For years, healthcare providers have been recommending foods rich in omega-3s as part of a healthy diet as well as supplemental fish oil for individuals at risk for heart disease. Recently the benefits of omega-3s have been called into question. Are these foods and supplements as heart-healthy as we originally thought?
Dr. Moses Elisaf of the Journal of the American Medical Association performed an analysis of 20 studies dating back to 1989 concerning the effect of omega-3 supplementation on risk of death, heart attack and stroke. His findings showed that individuals taking omega-3 supplements did have a slightly lower risk of heart attack, sudden death and stroke than those who did not take supplements. The difference in risk however was so small that it is not statistically significant.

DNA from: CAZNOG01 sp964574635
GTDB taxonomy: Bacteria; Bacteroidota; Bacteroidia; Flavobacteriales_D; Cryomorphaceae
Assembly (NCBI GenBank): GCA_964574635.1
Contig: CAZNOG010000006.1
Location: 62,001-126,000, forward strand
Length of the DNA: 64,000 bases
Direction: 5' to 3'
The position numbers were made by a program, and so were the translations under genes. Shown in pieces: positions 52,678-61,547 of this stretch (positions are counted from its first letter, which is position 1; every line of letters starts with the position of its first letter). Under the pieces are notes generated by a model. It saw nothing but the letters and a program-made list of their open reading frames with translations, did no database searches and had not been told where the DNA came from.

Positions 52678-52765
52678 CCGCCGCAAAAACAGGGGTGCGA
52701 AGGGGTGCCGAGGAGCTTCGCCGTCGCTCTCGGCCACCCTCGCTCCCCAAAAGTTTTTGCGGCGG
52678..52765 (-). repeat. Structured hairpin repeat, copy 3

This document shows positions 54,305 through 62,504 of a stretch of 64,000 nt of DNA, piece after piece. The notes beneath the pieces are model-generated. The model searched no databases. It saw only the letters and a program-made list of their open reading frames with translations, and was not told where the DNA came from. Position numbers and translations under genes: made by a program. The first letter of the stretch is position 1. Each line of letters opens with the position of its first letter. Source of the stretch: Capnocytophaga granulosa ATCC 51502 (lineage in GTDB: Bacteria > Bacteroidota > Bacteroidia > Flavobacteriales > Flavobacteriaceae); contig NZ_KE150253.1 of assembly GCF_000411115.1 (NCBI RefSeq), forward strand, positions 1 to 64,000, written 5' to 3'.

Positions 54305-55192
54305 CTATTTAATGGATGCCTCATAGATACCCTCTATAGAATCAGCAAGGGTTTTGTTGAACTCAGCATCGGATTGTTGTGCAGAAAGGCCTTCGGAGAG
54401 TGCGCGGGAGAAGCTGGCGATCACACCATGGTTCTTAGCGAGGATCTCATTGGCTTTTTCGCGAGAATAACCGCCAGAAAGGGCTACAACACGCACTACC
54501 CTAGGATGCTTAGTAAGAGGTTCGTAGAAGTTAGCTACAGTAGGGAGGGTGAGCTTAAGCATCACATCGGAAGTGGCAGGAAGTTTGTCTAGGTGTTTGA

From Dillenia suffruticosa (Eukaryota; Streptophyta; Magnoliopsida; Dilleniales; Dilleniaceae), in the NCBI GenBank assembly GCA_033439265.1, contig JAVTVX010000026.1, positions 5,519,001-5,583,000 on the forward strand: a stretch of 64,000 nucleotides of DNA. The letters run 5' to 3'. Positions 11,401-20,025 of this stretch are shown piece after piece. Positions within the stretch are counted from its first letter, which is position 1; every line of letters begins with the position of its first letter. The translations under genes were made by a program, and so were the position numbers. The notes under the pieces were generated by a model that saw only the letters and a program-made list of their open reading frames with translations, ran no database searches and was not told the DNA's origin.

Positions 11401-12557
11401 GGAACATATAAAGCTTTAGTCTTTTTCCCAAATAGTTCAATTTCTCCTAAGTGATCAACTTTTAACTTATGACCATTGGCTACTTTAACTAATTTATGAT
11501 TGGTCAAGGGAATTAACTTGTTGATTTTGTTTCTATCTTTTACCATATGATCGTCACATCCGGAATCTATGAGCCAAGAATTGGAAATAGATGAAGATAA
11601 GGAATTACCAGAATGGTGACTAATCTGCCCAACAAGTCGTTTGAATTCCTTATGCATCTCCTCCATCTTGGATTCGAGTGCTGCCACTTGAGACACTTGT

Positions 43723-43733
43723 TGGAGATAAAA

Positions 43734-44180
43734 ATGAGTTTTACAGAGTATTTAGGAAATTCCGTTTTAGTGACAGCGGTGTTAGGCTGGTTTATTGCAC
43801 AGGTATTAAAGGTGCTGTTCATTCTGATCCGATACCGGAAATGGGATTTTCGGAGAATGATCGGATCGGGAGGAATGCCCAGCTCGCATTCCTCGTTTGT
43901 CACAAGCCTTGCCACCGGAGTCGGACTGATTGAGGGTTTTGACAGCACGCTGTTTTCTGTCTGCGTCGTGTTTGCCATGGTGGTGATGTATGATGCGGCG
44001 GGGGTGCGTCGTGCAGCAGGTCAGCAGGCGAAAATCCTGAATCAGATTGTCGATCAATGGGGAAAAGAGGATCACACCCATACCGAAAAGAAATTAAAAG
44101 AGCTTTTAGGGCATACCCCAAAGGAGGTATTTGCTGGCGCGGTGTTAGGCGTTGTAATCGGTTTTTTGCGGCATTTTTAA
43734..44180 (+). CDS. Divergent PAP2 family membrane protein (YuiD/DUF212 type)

Why are there so many conflicting studies regarding supplementation with omega-3’s? TIME suggests that early studies were not blind studies which may have affected findings. Furthermore, current studies are done on cardiac patients who are using newer, better treatments for heartproblems than participants in earlier studies resulting in improved outcomes.
As a nurse practitioner, how should this study affect your practice? Based on these results, it seems you can advise patients to put down their smelly fish tablets and look forward to a life filled with better breath! The American Heart Association does continue to recommend a diet rich in oily fish to help increase levels of HDL.